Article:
The city's fiscal watchdog who was first elected as a political outsider is now running to lead the government she spent the last five years auditing.
Rebecca Rhynhart, center, has announced a run for mayor.Jessica Griffin / Staff Photographer
Rebecca Rhynhart on Tuesday resigned as city controller and announced she’s running for mayor on a pledge to carry out the financial, organizational, and public safety-oriented reforms she’s for years urged from the outside.
Rhynhart, the independent fiscal watchdog who’s twice won citywide election, will try to appeal to residents who want a pragmatic leader to navigate the city’s gun-violence crisis and progressive voters who want sweeping reform.
In an interview at her Center City campaign office, Rhynhart said spending the last five years critiquing city government, and the 10 years before that working inside it, primed her to steer Philadelphia through a precarious time.
“I spent the last five years from the outside saying, ‘This is what’s wrong, and this is how to fix it,’” she said. “I can take all that and hit the ground running.”
Rhynhart officially kicked off her campaign with a news conference at West Philadelphia’s Nichols Park, which she said has seen 15 nearby shootings and eight homicides so far this year. She chose the park to highlight the city’s gun violence crisis and her plan for fixing it, she said.
“The answer isn’t to go backwards to ‘law and order’ policies that were racist,” said Rhynhart, speaking alongside her husband and daughter. “The answer is to move forward. We can both be safe and reform our criminal justice system at the same time. As your mayor, I will implement the proven intervention strategies that have been shown to work.”
Rhynhart, 48, joins an increasingly crowded field of Democrats who are jumping into the race ahead of next year, when voters will choose who will succeed term-limited Mayor Jim Kenney — the executive with whom she has most often clashed.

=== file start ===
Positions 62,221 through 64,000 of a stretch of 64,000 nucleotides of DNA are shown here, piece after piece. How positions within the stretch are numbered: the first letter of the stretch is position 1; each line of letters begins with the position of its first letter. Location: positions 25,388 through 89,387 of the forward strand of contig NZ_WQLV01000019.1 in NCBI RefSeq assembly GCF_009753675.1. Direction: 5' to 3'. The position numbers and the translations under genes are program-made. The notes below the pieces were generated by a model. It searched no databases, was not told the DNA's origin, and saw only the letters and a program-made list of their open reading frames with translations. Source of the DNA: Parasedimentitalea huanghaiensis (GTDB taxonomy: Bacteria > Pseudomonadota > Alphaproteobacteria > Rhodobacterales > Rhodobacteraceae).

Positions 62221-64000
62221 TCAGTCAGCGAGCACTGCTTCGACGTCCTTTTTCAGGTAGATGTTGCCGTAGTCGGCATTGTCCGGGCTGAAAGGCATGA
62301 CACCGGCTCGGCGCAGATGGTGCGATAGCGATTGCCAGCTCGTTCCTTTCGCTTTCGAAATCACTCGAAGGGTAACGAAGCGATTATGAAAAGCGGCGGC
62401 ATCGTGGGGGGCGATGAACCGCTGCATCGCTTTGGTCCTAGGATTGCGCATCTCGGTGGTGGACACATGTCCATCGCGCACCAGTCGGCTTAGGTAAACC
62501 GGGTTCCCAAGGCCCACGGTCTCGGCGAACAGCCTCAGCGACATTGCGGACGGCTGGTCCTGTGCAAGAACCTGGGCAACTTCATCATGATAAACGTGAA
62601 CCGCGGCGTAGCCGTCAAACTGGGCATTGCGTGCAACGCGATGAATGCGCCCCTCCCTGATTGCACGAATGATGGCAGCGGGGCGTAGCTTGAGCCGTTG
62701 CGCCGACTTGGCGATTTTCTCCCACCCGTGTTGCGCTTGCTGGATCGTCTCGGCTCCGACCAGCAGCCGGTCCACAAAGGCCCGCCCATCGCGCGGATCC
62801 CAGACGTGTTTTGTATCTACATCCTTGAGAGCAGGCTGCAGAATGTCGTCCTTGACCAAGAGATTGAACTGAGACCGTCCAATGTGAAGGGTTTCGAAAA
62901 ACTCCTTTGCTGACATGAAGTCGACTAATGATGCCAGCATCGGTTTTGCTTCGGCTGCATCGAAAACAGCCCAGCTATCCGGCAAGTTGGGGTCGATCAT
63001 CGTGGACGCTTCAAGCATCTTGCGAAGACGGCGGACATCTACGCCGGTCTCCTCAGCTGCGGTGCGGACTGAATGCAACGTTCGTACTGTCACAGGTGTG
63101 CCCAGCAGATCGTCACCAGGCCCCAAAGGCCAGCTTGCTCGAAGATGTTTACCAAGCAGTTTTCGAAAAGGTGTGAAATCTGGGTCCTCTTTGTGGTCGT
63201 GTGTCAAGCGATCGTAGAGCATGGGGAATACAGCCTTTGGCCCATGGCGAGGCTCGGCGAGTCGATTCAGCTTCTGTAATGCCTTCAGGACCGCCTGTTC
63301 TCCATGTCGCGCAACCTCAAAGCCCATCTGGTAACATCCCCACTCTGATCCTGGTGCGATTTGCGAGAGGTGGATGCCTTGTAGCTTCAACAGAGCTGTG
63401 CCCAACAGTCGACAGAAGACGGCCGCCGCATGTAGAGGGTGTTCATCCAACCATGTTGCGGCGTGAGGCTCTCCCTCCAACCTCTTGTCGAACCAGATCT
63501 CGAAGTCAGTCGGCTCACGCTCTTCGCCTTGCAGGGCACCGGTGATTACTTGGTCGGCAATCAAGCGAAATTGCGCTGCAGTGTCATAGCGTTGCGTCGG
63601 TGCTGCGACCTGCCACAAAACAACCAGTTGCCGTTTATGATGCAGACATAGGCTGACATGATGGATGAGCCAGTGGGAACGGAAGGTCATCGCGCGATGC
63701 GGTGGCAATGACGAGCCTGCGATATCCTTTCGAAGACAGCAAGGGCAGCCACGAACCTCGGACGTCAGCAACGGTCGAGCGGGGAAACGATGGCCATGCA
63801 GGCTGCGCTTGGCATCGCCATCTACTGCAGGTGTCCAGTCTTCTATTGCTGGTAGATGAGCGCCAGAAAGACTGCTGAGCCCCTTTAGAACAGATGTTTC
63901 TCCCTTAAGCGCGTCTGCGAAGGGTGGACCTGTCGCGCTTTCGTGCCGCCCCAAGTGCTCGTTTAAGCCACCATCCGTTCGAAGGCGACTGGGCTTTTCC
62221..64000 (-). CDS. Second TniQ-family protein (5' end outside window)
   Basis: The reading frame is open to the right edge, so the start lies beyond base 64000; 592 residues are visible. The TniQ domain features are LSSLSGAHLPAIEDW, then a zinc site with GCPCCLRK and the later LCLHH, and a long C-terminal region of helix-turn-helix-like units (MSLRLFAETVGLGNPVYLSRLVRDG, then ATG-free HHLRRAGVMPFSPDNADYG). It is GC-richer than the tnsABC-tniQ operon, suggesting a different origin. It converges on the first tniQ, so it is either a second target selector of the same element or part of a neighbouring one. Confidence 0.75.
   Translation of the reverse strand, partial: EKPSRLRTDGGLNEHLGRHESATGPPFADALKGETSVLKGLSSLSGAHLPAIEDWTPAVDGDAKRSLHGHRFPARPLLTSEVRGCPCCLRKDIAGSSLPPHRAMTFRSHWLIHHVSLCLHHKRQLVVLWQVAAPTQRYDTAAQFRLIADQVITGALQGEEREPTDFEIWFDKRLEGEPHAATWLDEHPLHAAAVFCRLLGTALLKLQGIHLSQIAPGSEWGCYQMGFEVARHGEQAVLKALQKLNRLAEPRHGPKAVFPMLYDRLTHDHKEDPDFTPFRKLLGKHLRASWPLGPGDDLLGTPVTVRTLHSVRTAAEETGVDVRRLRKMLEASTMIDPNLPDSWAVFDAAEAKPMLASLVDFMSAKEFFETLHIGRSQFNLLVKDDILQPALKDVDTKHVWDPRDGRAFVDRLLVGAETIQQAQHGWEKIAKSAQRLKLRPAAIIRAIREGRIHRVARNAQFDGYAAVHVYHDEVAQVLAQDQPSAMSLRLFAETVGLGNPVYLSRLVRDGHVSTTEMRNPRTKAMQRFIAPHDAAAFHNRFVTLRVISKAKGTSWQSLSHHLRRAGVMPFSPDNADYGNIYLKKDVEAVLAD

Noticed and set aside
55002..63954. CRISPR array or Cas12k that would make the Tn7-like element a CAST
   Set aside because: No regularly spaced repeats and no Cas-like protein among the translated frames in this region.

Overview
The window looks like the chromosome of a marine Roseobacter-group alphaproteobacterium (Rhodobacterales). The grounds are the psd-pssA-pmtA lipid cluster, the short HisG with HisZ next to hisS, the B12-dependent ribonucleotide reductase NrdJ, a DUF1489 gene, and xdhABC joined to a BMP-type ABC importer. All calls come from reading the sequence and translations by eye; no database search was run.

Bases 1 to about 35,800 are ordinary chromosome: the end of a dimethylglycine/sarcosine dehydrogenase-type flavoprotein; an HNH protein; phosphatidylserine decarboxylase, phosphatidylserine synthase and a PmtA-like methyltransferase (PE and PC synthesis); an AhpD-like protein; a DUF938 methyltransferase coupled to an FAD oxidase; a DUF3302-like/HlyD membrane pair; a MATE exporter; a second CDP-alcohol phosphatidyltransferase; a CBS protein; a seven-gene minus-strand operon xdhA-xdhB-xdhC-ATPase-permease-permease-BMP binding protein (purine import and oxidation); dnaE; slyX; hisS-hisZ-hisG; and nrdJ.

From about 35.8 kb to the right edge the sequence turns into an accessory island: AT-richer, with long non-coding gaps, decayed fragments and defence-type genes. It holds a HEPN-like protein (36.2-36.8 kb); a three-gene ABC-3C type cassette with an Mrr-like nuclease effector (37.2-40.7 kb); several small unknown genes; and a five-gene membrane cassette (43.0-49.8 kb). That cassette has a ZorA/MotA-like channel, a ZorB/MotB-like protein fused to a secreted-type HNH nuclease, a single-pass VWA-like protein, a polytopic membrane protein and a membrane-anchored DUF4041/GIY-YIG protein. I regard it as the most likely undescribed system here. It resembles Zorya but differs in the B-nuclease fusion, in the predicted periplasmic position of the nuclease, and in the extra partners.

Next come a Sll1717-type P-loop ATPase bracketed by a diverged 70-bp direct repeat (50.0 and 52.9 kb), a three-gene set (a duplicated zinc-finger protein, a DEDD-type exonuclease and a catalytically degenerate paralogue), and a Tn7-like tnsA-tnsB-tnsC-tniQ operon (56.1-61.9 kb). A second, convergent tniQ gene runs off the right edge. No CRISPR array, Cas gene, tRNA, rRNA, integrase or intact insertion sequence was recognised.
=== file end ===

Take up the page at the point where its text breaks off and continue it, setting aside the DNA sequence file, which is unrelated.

The other candidates who have announced campaigns so far include three now-former members of City Council: Cherelle Parker, Derek Green, and Maria Quiñones-Sánchez. A fourth, Allan Domb, resigned in September to consider a run. Philadelphia’s charter requires city officeholders resign their posts before seeking higher office.
A Philadelphia mayoral field has never included at least three female contenders, and a woman has never been elected mayor. Rhynhart was the city’s first female city controller.
She will likely be replaced as controller, at least temporarily, by one of her top deputies. It’s still unclear if or when a special election would be held to fill out the remainder of her term, which ends in January 2026.
With her family beside her, Rebecca Rhynhart, right, announces her run for mayor at Nichols Park in Philadelphia.Jessica Griffin / Staff Photographer
The mayoral candidates are trying to separate themselves as the city faces fears of a looming recession as well as a shortage of municipal employees that’s making basic delivery of services complicated. For Rhynhart and other contenders, the top issue is crime and the two-year spike in shootings that led to last year being the deadliest on record.
She’s been deeply critical of the Kenney administration’s response to gun violence, and she’s announcing her campaign one week after her office released the results of an eight-month review of the Police Department that found operational and strategic flaws across the force.
Rhynhart said she felt an obligation to see through the police audit. But once it was released, she wanted to start her mayoral campaign — even though her launch comes just weeks before a midterm election that’s dominating the political discourse.
“I’ve made my decision,” she said. “There’s no benefit to holding back at this point.”
Rhynhart’s announcement prompted what appears to be the first jab between contenders in the mayoral race.
Green, who resigned from Council and announced his candidacy in early September, on Tuesday spoke with reporters outside City Hall to contrast Rhynhart’s work on gun violence issues with his experience as a former prosecutor.